Let's face it--Uncle Sam is broke. The gap between the U.S. government's future expenses and tax receipts is $63.3 trillion. No surprise. The nation has 77 million retiring baby boomers on track to collect well above $30,000 a year--the average amount we're paying today's elderly--in Social Security, Medicare and Medicaid benefits. If you're planning for a cushy retirement, forget it. Get ready for much higher taxes, lower benefits and inflation.
Why this glum scenario? To close our fiscal gap, we face a menu of pain: raise income taxes 70%, hike payroll taxes 109%, cut Social Security and Medicare a combined 41%, eliminate 79% of federal discretionary spending, or some combination. Waiting only makes the options worse and could lead to hyperinflation. Countries that can't cover their spending with taxes end up printing money to pay their bills. That leads to runaway prices, sky-high interest rates, a weakening currency and economic decline.
Given what's coming, we all need to do very careful financial planning. For starters, avoid those simplistic financial calculators on the Net. Relying on them can lead to huge financial mistakes. TIAA-CREF, for example, asks just five questions in its online Simple Life-Insurance Needs Calculator. Fidelity's Retirement Quick Check saving calculator is equally primitive. Next, think twice about using financial planners. Their software isn't much better. Most programs make you set your own future spending targets. Doing so correctly is terribly difficult given all the interconnected variables. And small targeting mistakes can lead to horrendous saving, insurance and investment advice.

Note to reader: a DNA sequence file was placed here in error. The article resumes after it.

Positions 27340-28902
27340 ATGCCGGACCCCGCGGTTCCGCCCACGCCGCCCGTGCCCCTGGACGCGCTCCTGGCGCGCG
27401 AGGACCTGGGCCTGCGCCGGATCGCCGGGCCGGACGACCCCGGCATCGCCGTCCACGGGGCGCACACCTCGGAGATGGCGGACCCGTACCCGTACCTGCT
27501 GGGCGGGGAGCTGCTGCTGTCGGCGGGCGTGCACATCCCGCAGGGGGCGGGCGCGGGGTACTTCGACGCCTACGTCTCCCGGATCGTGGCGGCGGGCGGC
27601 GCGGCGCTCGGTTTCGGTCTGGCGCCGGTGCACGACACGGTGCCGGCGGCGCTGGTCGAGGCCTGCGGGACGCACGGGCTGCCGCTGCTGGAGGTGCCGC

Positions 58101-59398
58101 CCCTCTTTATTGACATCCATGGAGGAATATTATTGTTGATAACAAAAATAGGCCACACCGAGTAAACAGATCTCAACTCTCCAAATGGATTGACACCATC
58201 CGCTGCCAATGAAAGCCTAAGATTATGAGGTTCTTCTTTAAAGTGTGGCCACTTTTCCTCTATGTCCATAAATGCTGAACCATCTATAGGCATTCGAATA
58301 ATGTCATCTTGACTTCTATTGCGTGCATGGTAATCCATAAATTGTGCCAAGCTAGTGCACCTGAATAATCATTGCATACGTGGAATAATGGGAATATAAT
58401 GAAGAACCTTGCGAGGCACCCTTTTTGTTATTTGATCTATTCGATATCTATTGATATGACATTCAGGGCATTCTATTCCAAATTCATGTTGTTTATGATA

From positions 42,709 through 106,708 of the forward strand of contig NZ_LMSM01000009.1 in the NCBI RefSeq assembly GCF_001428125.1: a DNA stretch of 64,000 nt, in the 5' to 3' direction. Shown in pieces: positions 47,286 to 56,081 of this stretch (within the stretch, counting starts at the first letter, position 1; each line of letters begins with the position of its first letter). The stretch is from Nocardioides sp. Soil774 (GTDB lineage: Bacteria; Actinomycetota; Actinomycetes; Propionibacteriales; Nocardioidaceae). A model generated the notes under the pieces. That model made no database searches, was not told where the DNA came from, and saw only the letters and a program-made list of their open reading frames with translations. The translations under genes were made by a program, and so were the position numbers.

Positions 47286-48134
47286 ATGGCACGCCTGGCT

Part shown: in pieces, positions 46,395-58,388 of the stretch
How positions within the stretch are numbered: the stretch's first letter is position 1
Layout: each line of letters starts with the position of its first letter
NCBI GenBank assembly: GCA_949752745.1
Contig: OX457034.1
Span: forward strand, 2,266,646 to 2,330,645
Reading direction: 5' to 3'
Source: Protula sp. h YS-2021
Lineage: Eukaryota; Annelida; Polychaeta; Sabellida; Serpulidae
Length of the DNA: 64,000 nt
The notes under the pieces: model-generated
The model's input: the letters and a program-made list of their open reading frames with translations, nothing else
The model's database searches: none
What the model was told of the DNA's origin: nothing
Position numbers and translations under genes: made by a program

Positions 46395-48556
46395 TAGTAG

There's no way (and no need) to do financial planning in your head. Economists are developing new consumption-smoothing software that does the targeting for you. (Full disclosure: I've co-developed one such program, called ESPlanner.) The goal of the new software is to help you make the financial and life-cycle decisions that will generate your highest sustainable living standard. Targeting for a smooth spending path makes a lot more sense than scrimping now for a few years of luxury or living it up and then throwing yourself on the mercy of your kids and Social Security.
In addition to planning better, you can also make smarter investments. Given the U.S. fiscal mess, investing abroad is a good idea. Try to avoid inflation-sensitive investments, like long-term bonds, and other potential traps, including waiting to withdraw your 401(k) balances until after tax rates have risen. You may also want to purchase real estate, commodities and collectibles that should retain their purchasing power over time. Borrowing at what are still very low long-term interest rates and investing in U.S. inflation-protected bonds may also make sense.